Priyanka Kumari | Nov 21, 2023 |
Tax Research Unit has no power to issue Circular u/s 168 of CGST Act
The Delhi High Court in the matter of ASSOCIATION OF TECHNICAL TEXTILES MANUFACTURERS AND PROCESSORS Vs UNION OF INDIA has held that the Tax Research Unit (TRU) has no power to issue Circular us 168 of the CGST Act.
Facts about the case:
The first petitioner, which is an association of technical textiles manufacturers and the second petitioner which is a member of the said association, are principally aggrieved by the Circular dated 31 December 2018 issued by the Tax Research Unit constituted under the first respondent, and to the extent that it purports to clarify that polypropylene woven and non-woven bags including those laminated with Biaxially Oriented Polypropylene are liable to be classified as falling under Chapter 39 and more particularly Tariff Heading 3923 forming part of the First Schedule to the Customs Tariff Act, 1975. The dispute essentially related to a question of classification of polypropylene woven and non-woven bags under the Harmonized System of Nomenclature.
The TRU has, on due consideration of the aforesaid issue, clarified that those articles would be classifiable as ‘plastic bags’ under Tariff Heading 3923. The petitioners are aggrieved by the aforesaid Circular, since it contends that polypropylene woven or nonwoven bags are made out of textiles and thus cannot be equated with plastics, which form the subject matter of Chapter 39 of the First Schedule to the 1975 Act.
It is also their case that polypropylene non-woven fabric is a textile, which is classifiable under Tariff Heading 5603 comprised in Chapter 56 titled as ‘Wadding, Felt and Nonwovens; Special Yarns; Twine, Cordage, Ropes and Cables and Articles Thereof’. Quite apart from the controversy with respect to classification, and which we shall consider in the subsequent parts of this decision, a challenge is also raised to the authority and jurisdiction of the TRU to issue such a clarification in the first place.
We note that both the petitioners as well as the respondents have referred to various decisions handed down by the AAR as well as the AAAR of different States. As noticed hereinabove, consequent to a failure on the part of respective counsels to place those decisions for our consideration, we are unable to form any opinion on the views that may have been expressed therein.
Notwithstanding the above, we are constrained to observe that divergent or contrary views that may be taken by the appropriate AARs or AAARs cannot be rendered a quietus by the issuance of a directive or clarification of the nature which was impugned before us. We, in this regard take note of the following pertinent observations as were rendered by the Supreme Court in Union of India vs. Bharat Forge Ltd:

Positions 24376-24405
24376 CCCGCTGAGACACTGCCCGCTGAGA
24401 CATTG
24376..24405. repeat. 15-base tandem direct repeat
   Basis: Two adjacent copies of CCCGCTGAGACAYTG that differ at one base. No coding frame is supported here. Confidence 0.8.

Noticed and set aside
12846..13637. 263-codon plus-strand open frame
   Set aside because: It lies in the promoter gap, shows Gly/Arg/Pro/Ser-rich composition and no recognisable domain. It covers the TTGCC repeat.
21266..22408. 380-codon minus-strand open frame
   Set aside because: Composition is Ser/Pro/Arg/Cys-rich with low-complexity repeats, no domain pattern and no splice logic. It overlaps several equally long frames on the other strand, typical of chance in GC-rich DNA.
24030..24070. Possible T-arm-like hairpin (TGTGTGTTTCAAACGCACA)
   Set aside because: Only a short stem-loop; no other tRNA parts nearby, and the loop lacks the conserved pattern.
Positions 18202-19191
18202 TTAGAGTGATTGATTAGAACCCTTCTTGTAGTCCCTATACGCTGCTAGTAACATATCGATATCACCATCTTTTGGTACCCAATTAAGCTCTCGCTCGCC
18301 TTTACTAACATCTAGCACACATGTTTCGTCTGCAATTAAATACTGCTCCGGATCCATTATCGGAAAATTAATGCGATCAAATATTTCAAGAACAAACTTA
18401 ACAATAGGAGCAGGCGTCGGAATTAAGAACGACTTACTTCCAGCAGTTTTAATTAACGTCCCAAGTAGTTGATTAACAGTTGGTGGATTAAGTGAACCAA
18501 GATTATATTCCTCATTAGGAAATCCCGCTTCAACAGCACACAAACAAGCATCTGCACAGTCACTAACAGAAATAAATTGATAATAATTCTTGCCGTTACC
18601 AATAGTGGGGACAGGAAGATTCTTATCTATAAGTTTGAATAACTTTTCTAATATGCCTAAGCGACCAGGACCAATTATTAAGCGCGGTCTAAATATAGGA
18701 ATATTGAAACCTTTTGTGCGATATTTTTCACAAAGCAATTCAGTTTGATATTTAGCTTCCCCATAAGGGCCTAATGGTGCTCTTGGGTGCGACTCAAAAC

“50. In this regard, we must not overlook the consequences of reading the word may in the letter dated 05.09.2017 as casting a mandatory duty. This would bring us to frontally face the question of how the purchaser would go about implementing such a direction. Sections 96 to 103 of the Central Act, as also of the State GST Act do provide for the mechanism of advance ruling. If the purchaser is to include the HSN Code, there must be a mechanism to give effect to what is directed by the High Court, viz., “to clarify the issue with the GST Authorities relating to the applicability of the correct HSN Code of the product and thereafter mention in the NIT”. To describe this as impractical and the direction given being without bearing in mind the conspectus of the statutory provisions of the GST Acts, cannot but be correct. Under the provisions relating to advance ruling, while it is true that the question which can become the subject matter of advance ruling includes questions relating to classification of goods and services, there is a detailed procedure provided in the matter. The matter does not rest with the decision of the original Authority. A right of appeal is provided. The matter may travel to the Supreme Court. The provisions contemplate powers of a civil court in the matter of discovery, adducing of evidence etc. In other words, it is long drawn and elaborate procedure and the direction to „clarify‟ with the GST Authorities, as directed by the High Court, can hardly square with the cumbersome and elaborate process detailed in the Chapter relating to the advance ruling. The advance ruling, we notice, is binding on the applicant ordinarily. No doubt, it has a wider impact in circumstances detailed in Section 103(1A). We are at a loss to further understand how in the name of producing a level playing field, the State, when it decides to award a contract, would be obliged to undertake the ordeal of finding out the correct HSN Code and the tax applicable for the product, which they wish to procure. This is, particularly so when the State is not burdened with the liability to pay the tax. The liability to pay tax, in the case before us, is squarely on the supplier. There are adequate safeguards and Authorities under the GST Regime must best secure the interests of the Revenue.